What To Know Before Pedaling Through Denver

June 11 2014, 2:00 PM

It seems there’s no stopping Denver’s evolution into a strong bicycle community and bike-friendly city. With benefits like less-congested roads, cleaner air, and more exercise, we’re not complaining. This summer is the perfect time to commit to pedaling, but here are some things to know first.

Where to Ride

Even with more convenient options, understanding the bike routes and how to navigate traffic is vital. For those looking for the perfect road routes around Colorado, check out last year’s feature from our May issue with detailed maps. Around Denver, the Cherry Creek Bike Path remains the most popular option, but the Clear Creek Bike Path offers a longer ride and is usually less congested.

Considerations When Riding

Scott T. of Salvagetti Bicycle Workshop offers several tips for city cycling:

1. Bring a smart phone or map when navigating a bike trail because the trails are not clearly marked around the metro area and it’s easy to get turned around.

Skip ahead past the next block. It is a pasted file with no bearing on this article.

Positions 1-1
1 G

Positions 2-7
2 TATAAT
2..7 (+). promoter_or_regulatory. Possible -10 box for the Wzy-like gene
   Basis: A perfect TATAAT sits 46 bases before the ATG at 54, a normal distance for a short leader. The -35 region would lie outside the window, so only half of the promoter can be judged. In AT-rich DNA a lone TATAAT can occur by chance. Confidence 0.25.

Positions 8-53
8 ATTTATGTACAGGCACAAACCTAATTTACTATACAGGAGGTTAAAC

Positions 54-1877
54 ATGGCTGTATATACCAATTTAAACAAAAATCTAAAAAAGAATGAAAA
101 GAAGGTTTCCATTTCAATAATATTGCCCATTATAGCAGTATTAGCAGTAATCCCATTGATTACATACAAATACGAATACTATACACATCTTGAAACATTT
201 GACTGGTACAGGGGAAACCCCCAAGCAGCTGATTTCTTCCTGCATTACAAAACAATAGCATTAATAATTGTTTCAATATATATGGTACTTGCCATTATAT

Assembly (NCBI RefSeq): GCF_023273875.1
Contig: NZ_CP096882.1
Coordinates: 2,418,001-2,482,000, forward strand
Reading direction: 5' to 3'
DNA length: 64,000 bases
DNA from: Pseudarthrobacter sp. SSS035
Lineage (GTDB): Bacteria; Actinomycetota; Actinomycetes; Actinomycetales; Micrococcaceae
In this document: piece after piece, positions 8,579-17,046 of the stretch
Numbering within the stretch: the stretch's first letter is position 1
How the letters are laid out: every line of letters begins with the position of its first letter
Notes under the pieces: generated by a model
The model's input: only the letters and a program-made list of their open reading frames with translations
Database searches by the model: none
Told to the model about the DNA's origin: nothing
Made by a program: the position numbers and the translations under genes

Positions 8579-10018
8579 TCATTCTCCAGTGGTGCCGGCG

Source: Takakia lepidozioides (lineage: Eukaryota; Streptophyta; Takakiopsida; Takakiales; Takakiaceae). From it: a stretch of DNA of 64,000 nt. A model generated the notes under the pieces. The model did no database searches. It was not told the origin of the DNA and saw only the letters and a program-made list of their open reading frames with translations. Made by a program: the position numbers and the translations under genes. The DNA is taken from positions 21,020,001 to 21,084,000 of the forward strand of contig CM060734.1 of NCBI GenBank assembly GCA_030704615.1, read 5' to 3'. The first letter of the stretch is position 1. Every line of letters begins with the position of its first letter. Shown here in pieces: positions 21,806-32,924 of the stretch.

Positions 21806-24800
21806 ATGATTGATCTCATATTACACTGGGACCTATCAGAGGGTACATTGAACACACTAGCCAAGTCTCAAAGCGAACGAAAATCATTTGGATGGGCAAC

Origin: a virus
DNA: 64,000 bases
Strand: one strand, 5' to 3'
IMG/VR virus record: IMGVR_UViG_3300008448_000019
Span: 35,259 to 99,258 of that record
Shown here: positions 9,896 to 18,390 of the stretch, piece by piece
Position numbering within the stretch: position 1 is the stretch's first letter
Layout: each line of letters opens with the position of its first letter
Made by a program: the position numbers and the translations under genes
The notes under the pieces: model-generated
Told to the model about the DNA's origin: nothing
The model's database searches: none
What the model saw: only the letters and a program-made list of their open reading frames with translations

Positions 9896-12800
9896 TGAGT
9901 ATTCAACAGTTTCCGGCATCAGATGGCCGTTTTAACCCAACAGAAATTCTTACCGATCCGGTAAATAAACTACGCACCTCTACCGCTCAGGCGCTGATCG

2. Essentially, a bike gets the same treatment as a car in Denver. Know the rules: Bikers must have a light at night, make a full stop at stop signs and stoplights, and sidewalks are not a legal place to ride. 

3. When out for a ride, always bring along $20 in cash. You never know what could happen, and twenty bucks can save you from being stuck roadside for hours.  

4. There’s safety in numbers when riding a bike in the city as cars tend to be more considerate of multiple riders. This is one of the appealing parts of Bike to Work Day, Wednesday, June 25. All you have to do to participate is—you guessed it—ride a bike to work. Find groups to cycle with and Bike to Work breakfast locations here.

5. Don't mistake a bike as a way around drinking and driving. The legal limit for alcohol is the same whether you're behind a steering wheel or handlebars.

Make Riding a Convenience

Riding your bike is a perfect way to save time and money when heading to a crowded area, such as a festival or a movie .

Scott T. suggests that riding your bicycle around a neighborhood when looking for a house will give you a better idea of the space you’re living in. Whether it’s the noise, the sounds or the atmosphere, it adds a level to knowing the neighborhood.

Biking to the grocery store is also a great way to control what you buy. Use a reusable bag or a bike basket to shop and carry around the store with you. That way you’ll understand how much weight you’ll be hauling back with you.